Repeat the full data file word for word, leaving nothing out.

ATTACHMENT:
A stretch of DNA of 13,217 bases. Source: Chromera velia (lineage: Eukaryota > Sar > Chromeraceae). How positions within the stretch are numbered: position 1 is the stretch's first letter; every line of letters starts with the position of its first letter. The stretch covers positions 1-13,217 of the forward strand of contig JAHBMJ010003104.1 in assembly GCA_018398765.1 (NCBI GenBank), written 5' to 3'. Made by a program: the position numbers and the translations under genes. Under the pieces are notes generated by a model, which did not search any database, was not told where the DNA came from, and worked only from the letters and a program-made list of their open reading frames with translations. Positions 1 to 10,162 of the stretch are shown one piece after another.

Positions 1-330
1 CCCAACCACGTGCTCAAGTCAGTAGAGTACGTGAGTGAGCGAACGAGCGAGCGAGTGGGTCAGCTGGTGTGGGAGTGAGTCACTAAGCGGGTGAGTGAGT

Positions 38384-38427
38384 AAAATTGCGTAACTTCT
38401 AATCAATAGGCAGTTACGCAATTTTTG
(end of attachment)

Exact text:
A stretch of DNA of 13,217 bases. Source: Chromera velia (lineage: Eukaryota > Sar > Chromeraceae). How positions within the stretch are numbered: position 1 is the stretch's first letter; every line of letters starts with the position of its first letter. The stretch covers positions 1-13,217 of the forward strand of contig JAHBMJ010003104.1 in assembly GCA_018398765.1 (NCBI GenBank), written 5' to 3'. Made by a program: the position numbers and the translations under genes. Under the pieces are notes generated by a model, which did not search any database, was not told where the DNA came from, and worked only from the letters and a program-made list of their open reading frames with translations. Positions 1 to 10,162 of the stretch are shown one piece after another.

Positions 1-330
1 CCCAACCACGTGCTCAAGTCAGTAGAGTACGTGAGTGAGCGAACGAGCGAGCGAGTGGGTCAGCTGGTGTGGGAGTGAGTCACTAAGCGGGTGAGTGAGT

Positions 38384-38427
38384 AAAATTGCGTAACTTCT
38401 AATCAATAGGCAGTTACGCAATTTTTG